TheIndonesia.id - To protect its rich natural diversity, Indonesia has 51 national parks across its provinces, and the Ujung Kulon National Park (UNKP) is among some that are located in the island of Java – the Banten province, to be exact – and it is home to the world-famous Javan rhinoceros (Rhinoceros sondaicus).
The rich biodiversity, paired with diverse landscapes like hills, lowlands, mountain, beaches, and sea, make UNKP unique, and it was declared as the World Heritage Site by UNESCO in 1992.
The 122,956-hectare area consists of 78,619 hectares of land and 44,337 hectares of water, and the national park can be divided into three main areas, which are Ujung Kulon peninsula, Mount Honje, and Panaitan Island. They all are part of tertiary mountains, and the middle part of Ujung Kulon area was formed by limestone formation that has been covered with alluvial layer in the north and sandy rocks in the south.
According to its manual book, Ujung Kulon National Park is one of the natural forests in Java and is one of the very few area with vegetation profile that ranges from coastline to the top of tropical mountain.
It hosts more than 700 plants, and 57 of those are classified as rare.
The floras are then classified into four categories: lowland rainforest, primary forest, secondary forest, and coastal forest, and each category has its own unique plants.
The lowland rainforest is filled fig trees, rattan, Diospyros trees, tokbrai trees, and different ranges of palm trees.
Meanwhile, in the primary forest, the main feature is large trees with high canopy and more open forest floor. This includes Corypha trees, the Neesia altissima, and bay leaf trees.
The secondary forest ranges between the primary and coastal forests with crape myrtle being its most dominant feature.
And the Indian-almond and tamanu trees can be easily found in coastal forest – as well as giant pandan vegetations.
As for wildlife, the majority of faunas in Ujung Kulon National Park are rare animals, and while some of them freely roam the area, the others can only be heard.
The Javan rhinoceroses are among the rarest animal, and they are difficult to spot because they stay deep in the forest, and it’s estimated that only 75 of them currently live in the national park.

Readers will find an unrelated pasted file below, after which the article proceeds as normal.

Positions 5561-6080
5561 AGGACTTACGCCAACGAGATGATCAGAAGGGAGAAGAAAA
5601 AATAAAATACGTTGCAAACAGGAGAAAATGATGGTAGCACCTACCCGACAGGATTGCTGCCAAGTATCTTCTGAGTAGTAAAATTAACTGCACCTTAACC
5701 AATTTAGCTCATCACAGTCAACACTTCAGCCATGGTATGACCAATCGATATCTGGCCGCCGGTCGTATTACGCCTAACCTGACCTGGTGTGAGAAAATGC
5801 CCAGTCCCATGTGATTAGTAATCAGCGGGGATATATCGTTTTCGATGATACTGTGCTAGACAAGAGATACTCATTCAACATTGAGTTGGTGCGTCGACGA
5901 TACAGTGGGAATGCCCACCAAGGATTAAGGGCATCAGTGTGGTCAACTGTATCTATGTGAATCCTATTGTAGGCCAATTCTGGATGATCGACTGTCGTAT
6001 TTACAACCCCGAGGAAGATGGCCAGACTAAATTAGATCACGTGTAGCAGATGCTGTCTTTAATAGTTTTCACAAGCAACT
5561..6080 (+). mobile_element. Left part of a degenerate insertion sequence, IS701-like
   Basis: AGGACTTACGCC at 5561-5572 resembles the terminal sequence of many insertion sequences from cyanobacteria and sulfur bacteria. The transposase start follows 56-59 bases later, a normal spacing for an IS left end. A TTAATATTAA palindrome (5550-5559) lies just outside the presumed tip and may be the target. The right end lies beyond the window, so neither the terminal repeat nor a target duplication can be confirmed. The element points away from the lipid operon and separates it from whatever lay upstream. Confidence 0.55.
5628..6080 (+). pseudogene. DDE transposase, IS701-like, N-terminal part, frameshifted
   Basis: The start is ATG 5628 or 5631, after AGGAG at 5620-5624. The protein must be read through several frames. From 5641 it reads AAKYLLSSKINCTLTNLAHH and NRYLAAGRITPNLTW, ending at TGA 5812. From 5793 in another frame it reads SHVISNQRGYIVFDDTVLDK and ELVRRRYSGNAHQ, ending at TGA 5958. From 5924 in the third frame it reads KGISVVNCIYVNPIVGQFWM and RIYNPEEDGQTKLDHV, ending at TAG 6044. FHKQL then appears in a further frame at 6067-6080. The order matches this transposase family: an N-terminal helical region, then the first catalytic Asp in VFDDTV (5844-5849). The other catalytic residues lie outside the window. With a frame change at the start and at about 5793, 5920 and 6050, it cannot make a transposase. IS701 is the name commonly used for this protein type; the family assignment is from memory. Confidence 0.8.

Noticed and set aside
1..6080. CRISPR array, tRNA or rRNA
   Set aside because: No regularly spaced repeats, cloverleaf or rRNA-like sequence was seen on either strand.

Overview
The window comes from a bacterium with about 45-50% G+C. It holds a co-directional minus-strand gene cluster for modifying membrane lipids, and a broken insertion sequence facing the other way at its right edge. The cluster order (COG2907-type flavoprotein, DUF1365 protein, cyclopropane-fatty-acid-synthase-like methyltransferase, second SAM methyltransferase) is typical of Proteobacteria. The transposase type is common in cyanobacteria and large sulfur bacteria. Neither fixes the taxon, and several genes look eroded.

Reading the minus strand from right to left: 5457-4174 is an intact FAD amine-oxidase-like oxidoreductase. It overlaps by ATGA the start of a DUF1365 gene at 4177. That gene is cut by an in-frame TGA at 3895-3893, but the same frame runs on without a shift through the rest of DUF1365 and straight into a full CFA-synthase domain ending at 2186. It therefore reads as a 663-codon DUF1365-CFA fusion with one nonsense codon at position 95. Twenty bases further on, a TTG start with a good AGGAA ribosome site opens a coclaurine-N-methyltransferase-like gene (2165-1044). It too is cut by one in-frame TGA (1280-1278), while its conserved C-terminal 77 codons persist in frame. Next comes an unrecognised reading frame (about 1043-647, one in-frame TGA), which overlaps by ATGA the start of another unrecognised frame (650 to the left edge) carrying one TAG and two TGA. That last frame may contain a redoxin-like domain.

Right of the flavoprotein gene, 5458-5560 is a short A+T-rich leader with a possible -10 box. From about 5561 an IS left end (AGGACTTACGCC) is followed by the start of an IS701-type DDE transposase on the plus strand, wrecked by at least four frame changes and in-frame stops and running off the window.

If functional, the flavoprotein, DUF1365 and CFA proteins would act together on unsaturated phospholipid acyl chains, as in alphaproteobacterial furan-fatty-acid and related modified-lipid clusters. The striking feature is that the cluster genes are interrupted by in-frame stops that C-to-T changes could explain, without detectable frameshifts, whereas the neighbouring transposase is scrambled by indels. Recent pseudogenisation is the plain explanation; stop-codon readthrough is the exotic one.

The Java rhinos are odd-toed ungulate, and they are also larger than the Sumatran rhinos (Dicerorhinus sumetrensis).
Banteng (Bos javanicus) is another protected and endangered animals in Ujung Kulon, and they are often found in Cibunar and Cidaon pastures. The male banteng is black while the female one is golden brown. Both have horns, but the ones in male banteng are larger and curved.
UNKP also lists the Javan gibbons as priority animals, and they are strictly protected. They live and hang in trees in primary forests, and they have short tail, gray fur, and black face.
Other exotic animals that inhabit the Ujung Kulon area are deer, rib-faced deer, mouse deer, langurs, surilis, long-tailed macaques, slow lorises, wild boars, leopards, dholes, jungle fowl, and saltwater crocodiles – among others.
Based on official record, there are also about 250 birds in Ujung Kulon, and most of the time, they are rarely seen because they live in the canopy. Some of them are hornbills, sea eagles, green peafowl, Javan kingfishers, emerald doves, black drongos, and magpie robins.
The coastal ecosystem in UKNP is just as equally important as the forests, with rocky shores, swamps, mangroves, muddy lands, seaweed, coral reefs, and sea lanes.
The Ujung Kulon National Park is one of the backbones to help Indonesia to preserve its rich biodiversity. While there have been threats to forests and the environment at large, the country needs to ensure that the national park, and all floras and fauns that live in it, remain protected.